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Car Bought On Finance - New Engine Required - Case For Refund?

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Hi All,

 

I am looking for some help with claiming a refund on a car I have recently bought.

 

The car is a 2003 Mazda RX8. It was purchased from a dealer on 12/11/2009.

 

On the day of sale the car did not start up when warm however I was told this was due to it having no fuel in. It was then filled up with petrol and was fine so I went home with it.

 

Since then, when the car is warm and then off, it will not restart well. It can take 10-15 mins to restart.

 

I have been advised that the car requires a replacement engine.

 

The dealer I bought it from has offered me two options:

 

1* Have the engine replaced (at dealers expense)

2* Return car and take another car from garage

 

I have some concerns with the points above:

 

1* If I have the engine replaced, I believe the cars value will be decreased when it comes to the resale. I would obviously have to explain to any buyer that the engine has been replaced and this may put alot of people off.

2* This is the car I wanted and I do not want any of the other vehicles that are available from this dealer. I took the finance etc. based on this make/model etc. and not another.

 

 

I have asked for a refund but was only offered the two options above. Can anyone advise me of any laws etc. that I can quote in this situation to be able to push a refund to the dealer again. I am wary that I may well be eligible for a refund but do not know what I can use to fight my corner.

 

Any info much appreciated.

 

Thanks

dvent

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Interesting one this as it would appear thet you already know your rights to a greater extent but are in the dilema as to what to do. To replace the engine with a new one involves great expense. If it was new engine, and I mean a new engine, given the age of the vehicle then the cost would probably far exceed the value of the car. So on this basis it's probaly reasonable to assume it would be a second hand one to be fitted. Now if you went with this, there is no guarantee that you would not end up with the same problem. The resale value is negligible as you can change the engine number on that quite easily. However in the future it will cause issues with spares as the engine will not tie in with the chassis range. So whilst might get over your problems in the short term will not mean that you have other issues occuring.

 

The next fact is that the garage has offered to exchange the car. As there is nothing thast rocks your boat so to speak then I'd do the following in that I'd reject the car (they have already given the option to do so) under the SOGA rules. Get your money back and look for something else.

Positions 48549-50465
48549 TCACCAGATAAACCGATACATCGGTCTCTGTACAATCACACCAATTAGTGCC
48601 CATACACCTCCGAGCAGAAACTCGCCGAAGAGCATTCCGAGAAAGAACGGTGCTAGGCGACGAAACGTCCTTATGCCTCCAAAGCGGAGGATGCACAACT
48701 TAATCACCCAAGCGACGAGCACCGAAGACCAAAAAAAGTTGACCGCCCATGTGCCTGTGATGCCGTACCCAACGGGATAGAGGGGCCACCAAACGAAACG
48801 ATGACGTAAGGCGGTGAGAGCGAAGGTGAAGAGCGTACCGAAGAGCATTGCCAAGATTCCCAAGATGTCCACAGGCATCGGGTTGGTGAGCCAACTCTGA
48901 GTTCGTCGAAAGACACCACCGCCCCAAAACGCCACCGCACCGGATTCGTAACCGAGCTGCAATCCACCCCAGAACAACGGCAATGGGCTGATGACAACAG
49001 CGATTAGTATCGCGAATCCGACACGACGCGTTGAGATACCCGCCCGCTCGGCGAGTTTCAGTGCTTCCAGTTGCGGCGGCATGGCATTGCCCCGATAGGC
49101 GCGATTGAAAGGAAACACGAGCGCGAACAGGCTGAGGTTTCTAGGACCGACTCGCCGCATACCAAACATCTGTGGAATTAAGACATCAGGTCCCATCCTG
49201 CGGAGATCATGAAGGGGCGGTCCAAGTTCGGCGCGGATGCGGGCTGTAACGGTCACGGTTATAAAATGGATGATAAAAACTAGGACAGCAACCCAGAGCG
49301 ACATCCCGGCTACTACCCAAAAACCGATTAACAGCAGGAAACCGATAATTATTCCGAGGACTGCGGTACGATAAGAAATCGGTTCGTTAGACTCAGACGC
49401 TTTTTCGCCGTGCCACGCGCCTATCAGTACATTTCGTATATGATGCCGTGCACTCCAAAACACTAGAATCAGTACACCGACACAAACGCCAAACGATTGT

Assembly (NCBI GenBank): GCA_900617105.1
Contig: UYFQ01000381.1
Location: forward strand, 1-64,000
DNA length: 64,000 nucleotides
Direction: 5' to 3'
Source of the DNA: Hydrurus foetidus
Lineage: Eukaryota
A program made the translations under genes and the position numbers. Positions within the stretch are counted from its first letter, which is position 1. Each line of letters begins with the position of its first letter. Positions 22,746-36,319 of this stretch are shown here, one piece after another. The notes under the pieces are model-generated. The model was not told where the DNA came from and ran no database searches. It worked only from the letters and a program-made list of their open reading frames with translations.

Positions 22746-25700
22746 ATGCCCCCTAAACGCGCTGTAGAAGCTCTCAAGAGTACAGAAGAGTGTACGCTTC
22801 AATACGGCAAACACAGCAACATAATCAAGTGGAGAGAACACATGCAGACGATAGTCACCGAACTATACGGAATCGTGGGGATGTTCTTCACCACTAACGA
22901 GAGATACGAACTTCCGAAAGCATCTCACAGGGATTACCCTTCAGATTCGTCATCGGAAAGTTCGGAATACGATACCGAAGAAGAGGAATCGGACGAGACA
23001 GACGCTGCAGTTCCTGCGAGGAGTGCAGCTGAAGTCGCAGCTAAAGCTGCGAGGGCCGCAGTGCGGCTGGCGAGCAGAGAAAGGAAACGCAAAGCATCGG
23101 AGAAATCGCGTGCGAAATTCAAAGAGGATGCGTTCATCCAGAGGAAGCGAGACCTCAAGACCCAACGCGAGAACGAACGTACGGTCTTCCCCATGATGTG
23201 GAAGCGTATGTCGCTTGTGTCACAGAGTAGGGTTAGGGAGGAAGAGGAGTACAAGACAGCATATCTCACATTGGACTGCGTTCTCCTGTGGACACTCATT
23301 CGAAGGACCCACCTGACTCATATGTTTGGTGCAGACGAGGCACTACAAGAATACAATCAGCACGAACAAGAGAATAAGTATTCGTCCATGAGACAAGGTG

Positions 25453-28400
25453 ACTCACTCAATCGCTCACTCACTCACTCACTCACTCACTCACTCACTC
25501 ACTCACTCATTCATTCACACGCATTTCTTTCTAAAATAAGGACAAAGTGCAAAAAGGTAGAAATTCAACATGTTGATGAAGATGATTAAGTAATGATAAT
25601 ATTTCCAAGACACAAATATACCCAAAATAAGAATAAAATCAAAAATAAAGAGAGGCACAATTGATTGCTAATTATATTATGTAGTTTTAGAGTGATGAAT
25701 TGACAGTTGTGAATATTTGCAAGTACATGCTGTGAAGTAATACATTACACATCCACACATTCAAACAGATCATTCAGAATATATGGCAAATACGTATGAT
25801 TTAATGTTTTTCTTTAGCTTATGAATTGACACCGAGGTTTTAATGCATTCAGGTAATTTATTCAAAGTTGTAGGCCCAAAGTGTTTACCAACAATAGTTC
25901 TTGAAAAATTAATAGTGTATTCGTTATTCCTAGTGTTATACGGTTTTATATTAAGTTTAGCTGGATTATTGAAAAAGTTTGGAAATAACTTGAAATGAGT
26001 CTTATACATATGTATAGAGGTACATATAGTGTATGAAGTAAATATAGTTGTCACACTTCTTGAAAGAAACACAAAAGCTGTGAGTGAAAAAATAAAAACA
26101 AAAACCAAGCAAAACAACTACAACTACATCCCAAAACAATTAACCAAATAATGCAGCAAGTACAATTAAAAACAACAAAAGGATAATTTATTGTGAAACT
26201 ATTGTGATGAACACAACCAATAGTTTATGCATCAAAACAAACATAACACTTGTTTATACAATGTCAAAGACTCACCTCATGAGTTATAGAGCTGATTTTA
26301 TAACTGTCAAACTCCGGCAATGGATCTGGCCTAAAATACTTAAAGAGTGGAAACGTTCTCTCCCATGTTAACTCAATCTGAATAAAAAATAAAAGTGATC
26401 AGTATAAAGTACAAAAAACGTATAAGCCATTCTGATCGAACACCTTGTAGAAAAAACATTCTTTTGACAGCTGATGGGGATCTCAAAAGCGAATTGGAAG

Yes the car is pretty, goes well etc and is unique, but when it goes wrong it does it big time.

 

Look to the lawyer boys as per rejection but believe me walk away especially if a rotary version.

 

Might also be an idea to check if it's a grey import.

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That's really good advice from heliosuk.

 

If you wish to reject the car, it 'must' be done in writing. List the problems and how you believe they have breached the contract between you and give the reason ie; not of satisfactory quality, not fit for purpose etc.

 

Send your rejection letter by recorded delivery at least.

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Take heed of Heliosuk, but if you really really like the car, then insist on a brand new engine, or at the very least a WORKS recon. job (if Mazda do that). Under any circumstances, a replacement engine MUST carry a written guarntee.

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I think it is of interest and note for the future why this is so interesting from an engineering point of view.

 

The rotary engine in it's design is beautifully simple, has quite superb power to weight ratios, smoothness and efficiencies but has one underlying weak point that lets it down. This is with the seal between the piston and wall. Whereas the normal engine can rotate the rings for wear, the rotary cannot and this is where the problem lies.

 

The problem the op has is indicitative of these issues. Mazda to there credit have done much work on developing this engine and is 100 times better than when NSU first started using it. No one to date has solved the issue. I'd like to think someone can but because this seal cannot move I can't see it.

 

The RX8 is quite beautiful and has stunning performance for what it is but will always suffer from the same problem.

 

I'm also not sure you can get a recon either due to the nature of it. A great shame in my opinion.

 

I've worked with some of the Mazda development engineers on other vehicle projects and they were some of the best engineers I have seen.

 

However in the case of the OP I suppose you could pursuit a brand new engine but think you will have a lot of grief.

 

I still recommend taking the money and running so to speak.

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